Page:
R62-header-Calitzdorp

Karoo road trip – Route 62

Arguably one of South Africa’s best roadtrip routes, is Route 62. Route 62 meanders from Oudtshoorn to Cape Town along scenic roads that are less travelled than its more famous coastal cousin, the adjacent “Garden Route”. 

Not too far from Uniondale, we passed a road sign that said Kykoe. The lush valley and forested land looked so inviting that we followed the road for a couple of kilometers. There seemed to only be the remnants of a lovely old farm with some broken down homes in the most exquisite forest setting. No wonder the district is known as Eden. It was great for a pitstop and an opportunity to just breathe and enjoy the scenery.

 

The photograph in the bottom centre above 👆, has a tiny oxwagon sign with the inscription “WJ Burchell 1810-1815″. I tried to find out more… Apparently William John Burchell was a famous British naturalist and botanist as well as a poly-mathematician (whatever that might be). Between 1810 and 1815, Burchell did extensive fieldwork (self funded) and traversed some 7000 km around South Africa, all by oxwagon. Numerous plant and animal species are named after Burchell, most famously our zebra and some birds.

Perhaps he fell in love with this spot too and might have stayed here for a short time during his journey. Perhaps in this very house?

 

Calitzdorp is known as the port wine capital of South Africa, and is host to the oldest estates and cellars in the region. The climate is similar to Portugal’s Douro region – hot and dry in summers with temperatures reaching 40 degrees C contrasted with cold and bracing winters. It is during the latter season that we cruise into town and follow a charming road that curves past vineyards and many newly renovated homes with gorgeous views of the valley and the dry Gamka river bed.

The village of Calitzdorp is filled with historical buildings heavily influenced by Edwardian and Victorian architecture. Some of these have been lovingly restored and I was struck by the abundance of flowers despite being a place that is purported to only “rain when it wants to”.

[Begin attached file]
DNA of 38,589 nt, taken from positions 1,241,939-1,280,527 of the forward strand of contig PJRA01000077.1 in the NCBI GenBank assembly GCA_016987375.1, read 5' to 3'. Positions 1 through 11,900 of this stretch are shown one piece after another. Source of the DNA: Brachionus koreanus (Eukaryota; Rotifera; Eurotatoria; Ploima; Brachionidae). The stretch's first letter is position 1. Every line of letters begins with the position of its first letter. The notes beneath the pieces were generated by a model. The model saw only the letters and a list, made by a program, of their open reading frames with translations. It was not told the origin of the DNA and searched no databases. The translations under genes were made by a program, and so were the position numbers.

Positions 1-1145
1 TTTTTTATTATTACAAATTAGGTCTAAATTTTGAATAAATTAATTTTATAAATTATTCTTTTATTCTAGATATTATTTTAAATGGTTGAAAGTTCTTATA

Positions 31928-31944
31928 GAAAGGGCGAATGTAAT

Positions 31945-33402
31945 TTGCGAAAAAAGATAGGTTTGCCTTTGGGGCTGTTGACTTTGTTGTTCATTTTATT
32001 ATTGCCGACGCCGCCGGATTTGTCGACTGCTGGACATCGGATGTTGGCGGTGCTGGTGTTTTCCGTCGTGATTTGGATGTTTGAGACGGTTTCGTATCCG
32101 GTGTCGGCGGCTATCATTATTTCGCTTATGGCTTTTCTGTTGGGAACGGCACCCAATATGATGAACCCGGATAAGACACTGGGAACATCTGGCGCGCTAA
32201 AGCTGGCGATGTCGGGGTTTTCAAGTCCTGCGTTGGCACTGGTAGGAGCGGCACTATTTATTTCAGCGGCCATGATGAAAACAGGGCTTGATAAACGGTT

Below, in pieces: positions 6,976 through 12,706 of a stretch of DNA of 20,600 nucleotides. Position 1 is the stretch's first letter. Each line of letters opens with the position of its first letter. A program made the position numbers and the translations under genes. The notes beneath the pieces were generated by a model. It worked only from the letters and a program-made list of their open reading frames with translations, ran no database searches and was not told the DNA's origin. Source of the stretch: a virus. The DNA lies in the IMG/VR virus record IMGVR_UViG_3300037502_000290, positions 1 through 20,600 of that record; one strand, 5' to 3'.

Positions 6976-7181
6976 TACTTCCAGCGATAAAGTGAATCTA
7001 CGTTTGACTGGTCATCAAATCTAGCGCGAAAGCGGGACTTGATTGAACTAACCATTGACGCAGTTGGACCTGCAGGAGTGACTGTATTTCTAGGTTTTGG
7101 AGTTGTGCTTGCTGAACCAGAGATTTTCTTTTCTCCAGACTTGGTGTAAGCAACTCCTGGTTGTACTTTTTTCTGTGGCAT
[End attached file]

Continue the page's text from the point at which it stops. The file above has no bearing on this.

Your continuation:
We were booked into Strooi Kooi, an ecologically designed straw bale cottage on the edge of the vineyards, with views over the surrounding farms. Simple but stylish and superbly comfortable.

Our friend Bernice, has a good friend Jaco, who lives in Calitzdorp. A couple of WhatsApp messages later and we were steered towards Die Bakhuis for dinner. A perfect choice because a) dogs are welcome; b) their pizzas are wood-fired; and c) you can bring your own wine.  The staff were super friendly to us and our dogs (I had to drag Darcy out of the kitchen where she was making headway at winning treats from the chef🙈). And our pizzas were possibly one of the tastiest ever! We couldn’t decide if we preferred the pulled lamb and aubergine one, or the chicken, mushroom and sun-dried tomato…so we had a slice of one, then the other, then back to the first, and then the second, just to be sure…🍕

As you leave Calitzdorp, you sweep out on the Huisrivier Pass, which leads to the town of Ladismith in the west. Although only 13 km long, it manages to pack in many sharp bends and curves which makes it hard to enjoy the exceptional scenery. Fortunately there are some stops along the way where you can stop and stare.